When you need a bone marrow transplant, every day matters. You don’t want your transplant team to waste that valuable time by chasing fruitless leads. The quicker they can determine with strong certainty if you have a good chance of finding a fully matched
donor, the sooner you can advance to transplant.
A new tool developed by the National Marrow Donor Program/Be The Match (NMDP/BTM) does just that. The Search Summary Score (SSS) for Rapid Unrelated Bone Marrow Search Assessment lets transplant teams quickly assess how likely it is they’ll be able to identify a fully matched or single-mismatched unrelated donor for a patient.
The SSS doesn’t replace a full search but, instead, offers a quick, reliable snapshot to guide decision-making. The SSS incorporates the Donor Readiness Score (an individualized prediction of a specific donor’s availability to move forward to donation) with HapLogic match predictions to provide a cumulative probability of search productivity and the likelihood to have an 8/8, 7/8, 10/10 or 9/10 matched available donor.
The study team validated the new score by retrospectively analyzing the potential donor list of searching patients who proceeded to transplant through NMDP/BTM in recent years. The team compared those patients’ actual outcomes to the SSS prediction. The accuracy of the SSS proved to be superior to other currently available predictive tools. In difficult searches, the SSS can help clinical decision-makers determine whether pursuit of alternative donor options — including mismatched unrelated, umbilical cord blood or related haploidentical donors — is warranted.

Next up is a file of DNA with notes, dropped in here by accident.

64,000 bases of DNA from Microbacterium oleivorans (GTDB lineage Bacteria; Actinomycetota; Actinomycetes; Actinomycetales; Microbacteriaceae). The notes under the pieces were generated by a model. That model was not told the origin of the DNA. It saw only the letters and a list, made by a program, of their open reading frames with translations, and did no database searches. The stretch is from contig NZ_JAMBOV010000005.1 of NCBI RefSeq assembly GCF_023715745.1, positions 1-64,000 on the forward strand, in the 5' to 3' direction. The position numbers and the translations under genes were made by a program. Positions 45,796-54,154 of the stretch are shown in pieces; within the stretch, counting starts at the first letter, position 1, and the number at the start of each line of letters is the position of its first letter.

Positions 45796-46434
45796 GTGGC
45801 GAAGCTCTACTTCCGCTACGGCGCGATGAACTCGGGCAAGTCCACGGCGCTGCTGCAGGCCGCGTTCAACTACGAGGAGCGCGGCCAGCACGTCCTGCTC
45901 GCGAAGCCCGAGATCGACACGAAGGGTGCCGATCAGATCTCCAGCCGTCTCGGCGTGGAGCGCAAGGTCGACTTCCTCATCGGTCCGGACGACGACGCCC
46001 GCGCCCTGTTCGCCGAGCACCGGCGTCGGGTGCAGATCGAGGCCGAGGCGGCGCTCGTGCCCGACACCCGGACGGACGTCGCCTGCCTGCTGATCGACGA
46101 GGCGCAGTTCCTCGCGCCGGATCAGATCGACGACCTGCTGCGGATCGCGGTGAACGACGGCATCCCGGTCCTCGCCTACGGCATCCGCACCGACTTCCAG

The NMDP/BTM team expects the SSS will be especially helpful in more accurately assessing searches with limited options, including patients from ethnically diverse groups. This will allow clinical teams to focus their search strategy on the likely available sources and eliminate delays in the donor selection process. That’s a win-win for everyone.
Learn more by reviewing a comprehensive analysis and description of the study.
Yung-Tsi Bolon, PhD
Martin Maiers, MS